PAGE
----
Thu, 21 July 2022 at 10:23 am
(Photo: Eugene Gologursky via Getty Images)
Tap, tap, tap. I upload the cliched plane shot, glorious sunsets, crystal waters, and colourful colonial architecture during my summer travels to Colombia.
But, a few minutes later after posting, it’s delete, delete, delete. I don’t want to do too much or be too much on other people’s social media feeds, as though enjoying myself too much shows I have no chill or don’t holiday enough.
But perhaps I should channel Drew Barrymore for whom something as mundane as rain can bring the greatest joy.
The actor and chat show host recently uploaded a TikTok of herself running into the wet and laughing delightedly as the rain hits her face. “Whenever you can go out in the rain, do not miss the opportunity,” she squeals.
Naturally, some people on the socials scorned, while others shared their scepticism.
“She’s enjoying something as mundane as rain while the rest of us are just trying to survive,” wrote one person under the same video on Barrymore’s Instagram.
For the most part, though, people revelled at seeing the Hollywood star delight in a bit of precipitation. Fellow actor January Jones even added a bit of context to the charming clip, explaining in the comments that rain is pretty rare in their part of the country.
“I don’t think people understand how rarely it rains in Southern California, when we DO get to experience actual precipitation, it’s very emotional,” she said, while others continued to nitpick that Barrymore might have been in New York where rain is hardly an occasion.
The fact Barrymore’s video has amassed so many millions of views and courted comments from all sides of the conversation shows that, as an audience, we are used to feeling disillusioned by online posting, and have certain feelings about people who veer into content we deem unworthy, uninteresting, or overused.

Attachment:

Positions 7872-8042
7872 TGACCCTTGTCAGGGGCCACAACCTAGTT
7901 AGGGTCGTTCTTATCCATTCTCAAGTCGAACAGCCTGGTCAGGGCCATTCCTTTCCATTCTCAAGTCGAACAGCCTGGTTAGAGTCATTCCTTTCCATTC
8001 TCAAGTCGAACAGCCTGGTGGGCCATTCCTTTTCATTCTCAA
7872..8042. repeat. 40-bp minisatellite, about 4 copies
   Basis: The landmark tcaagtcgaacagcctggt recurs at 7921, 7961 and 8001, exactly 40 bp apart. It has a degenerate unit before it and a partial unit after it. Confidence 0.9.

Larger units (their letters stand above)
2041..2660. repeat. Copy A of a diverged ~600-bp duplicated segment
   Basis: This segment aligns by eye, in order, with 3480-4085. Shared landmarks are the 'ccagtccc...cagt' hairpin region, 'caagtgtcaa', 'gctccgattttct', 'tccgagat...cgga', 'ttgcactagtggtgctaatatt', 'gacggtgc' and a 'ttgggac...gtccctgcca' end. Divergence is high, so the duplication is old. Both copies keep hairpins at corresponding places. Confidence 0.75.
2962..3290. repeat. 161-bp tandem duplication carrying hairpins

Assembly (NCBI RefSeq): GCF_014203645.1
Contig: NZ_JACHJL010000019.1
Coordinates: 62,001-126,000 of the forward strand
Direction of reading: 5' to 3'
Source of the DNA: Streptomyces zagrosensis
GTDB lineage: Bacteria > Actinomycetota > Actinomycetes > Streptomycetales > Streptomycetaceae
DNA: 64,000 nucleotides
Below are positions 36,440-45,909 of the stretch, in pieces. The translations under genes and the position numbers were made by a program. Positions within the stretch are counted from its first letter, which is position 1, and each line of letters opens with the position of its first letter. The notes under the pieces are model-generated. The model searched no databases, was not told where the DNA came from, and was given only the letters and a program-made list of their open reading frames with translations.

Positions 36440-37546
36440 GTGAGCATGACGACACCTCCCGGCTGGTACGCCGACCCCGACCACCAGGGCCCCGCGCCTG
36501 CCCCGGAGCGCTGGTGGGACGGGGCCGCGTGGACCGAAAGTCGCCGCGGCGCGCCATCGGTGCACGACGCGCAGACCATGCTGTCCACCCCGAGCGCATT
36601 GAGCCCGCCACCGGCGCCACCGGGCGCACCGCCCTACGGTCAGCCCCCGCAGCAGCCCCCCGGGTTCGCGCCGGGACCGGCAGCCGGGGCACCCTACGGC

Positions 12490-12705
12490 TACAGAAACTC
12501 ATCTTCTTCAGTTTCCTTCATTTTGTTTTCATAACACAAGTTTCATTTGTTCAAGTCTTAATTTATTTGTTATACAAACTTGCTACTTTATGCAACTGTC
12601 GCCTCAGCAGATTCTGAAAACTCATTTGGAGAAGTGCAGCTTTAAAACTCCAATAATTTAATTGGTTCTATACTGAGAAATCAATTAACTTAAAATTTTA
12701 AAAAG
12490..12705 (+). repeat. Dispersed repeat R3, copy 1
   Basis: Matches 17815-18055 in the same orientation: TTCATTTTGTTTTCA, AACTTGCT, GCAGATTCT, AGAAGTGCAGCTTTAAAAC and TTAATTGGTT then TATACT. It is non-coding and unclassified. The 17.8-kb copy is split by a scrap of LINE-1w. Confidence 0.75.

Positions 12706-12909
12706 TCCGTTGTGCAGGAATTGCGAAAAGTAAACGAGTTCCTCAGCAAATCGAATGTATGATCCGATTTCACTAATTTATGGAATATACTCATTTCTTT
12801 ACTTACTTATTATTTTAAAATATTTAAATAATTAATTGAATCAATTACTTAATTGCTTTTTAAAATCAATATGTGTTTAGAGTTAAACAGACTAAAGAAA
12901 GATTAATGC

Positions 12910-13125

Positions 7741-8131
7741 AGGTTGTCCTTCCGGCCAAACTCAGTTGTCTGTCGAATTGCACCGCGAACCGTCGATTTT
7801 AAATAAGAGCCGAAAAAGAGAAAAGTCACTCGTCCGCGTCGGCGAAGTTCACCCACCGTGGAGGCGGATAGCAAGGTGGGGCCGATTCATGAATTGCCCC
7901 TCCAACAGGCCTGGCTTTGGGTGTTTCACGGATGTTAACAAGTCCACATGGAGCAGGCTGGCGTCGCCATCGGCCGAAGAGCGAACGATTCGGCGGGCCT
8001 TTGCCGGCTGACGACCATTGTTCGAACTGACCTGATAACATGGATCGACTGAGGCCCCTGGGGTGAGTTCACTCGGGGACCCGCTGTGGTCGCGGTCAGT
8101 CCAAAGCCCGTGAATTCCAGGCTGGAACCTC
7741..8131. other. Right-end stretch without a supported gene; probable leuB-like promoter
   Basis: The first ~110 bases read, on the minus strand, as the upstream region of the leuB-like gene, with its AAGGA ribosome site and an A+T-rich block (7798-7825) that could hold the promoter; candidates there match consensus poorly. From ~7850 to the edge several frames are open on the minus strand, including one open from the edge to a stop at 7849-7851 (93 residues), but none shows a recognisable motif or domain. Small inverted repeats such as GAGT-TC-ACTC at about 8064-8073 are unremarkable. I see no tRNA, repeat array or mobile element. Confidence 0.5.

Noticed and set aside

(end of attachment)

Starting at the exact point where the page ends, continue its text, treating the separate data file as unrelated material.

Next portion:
Celebrity posts have a different set of rules – they shouldn’t be rude, offensive, tone-deaf (think, the infamous Imagine video during the pandemic, Chrissy Teigan doing rich things, most of the Kardashian clan’s archive), or, worst of all, feign relatability. But there’s plenty of judgement for regular folks, too.
Consider how jaded we get over “live, love, laugh” platitudes, or those infographics we might once have deemed helpful; how we often preface genuine moments in our lives with “sorry to be earnest on main”, reserving the unapologetic, unedited versions of ourselves for the Finsta – or not at all.
Somewhere along the way, less became more on social media. Gone is the passport and boarding ticket shot at the airport, “catch flights not feelings” captions as we boarded the Ryanair plane, the abundance of Insta-friendly food posts, and hot-dog legs by the pool. Even selfies are on their way out (goodbye duck-face). As Wired wrote last year, the future of social media is posting less.
And with the archive feature on Instagram, many have opted to privatise much of the unadulterated ‘cringe’ posting we’ve done over the past decade or so.
Which is why Barrymore’s video feels whimsical, weird and refreshing. She’s just happy to see… rain? And maybe we could all take a leaf out of her book. Contrary to conventional social media wisdom, our accounts are as much for us as they are for other people. And if something makes you feel good, go for it.
Writer and author Poorna Bell perfectly summarised this sentiment in an Instagram post that also went viral, in which she told her followers not to hold back from posting their holiday pics.
“This idea that we have to hide our good things, diminish our joy, make ourselves smaller because we’re worried people might think we’re too uppity – quite frankly F*** THAT,” she wrote.
Bell continues: “Anyone who begrudges you that joy, or can’t see it or finds it too hard – that is a person with issues that aren’t to do with you. You can’t fix or help them. You are not responsible for someone else’s misery, as long as you’re posting in a way that isn’t unkind or thoughtless. We need more joy, lots of it!”
So while your online posts might not sit well with everyone, as long as you’re being respectful and not spreading harm, who cares what your followers think?
They can always block or mute you. In a climate where everything feels more heavy and serious and depressing, let’s be more Drew.
This article originally appeared on HuffPost UK and has been updated.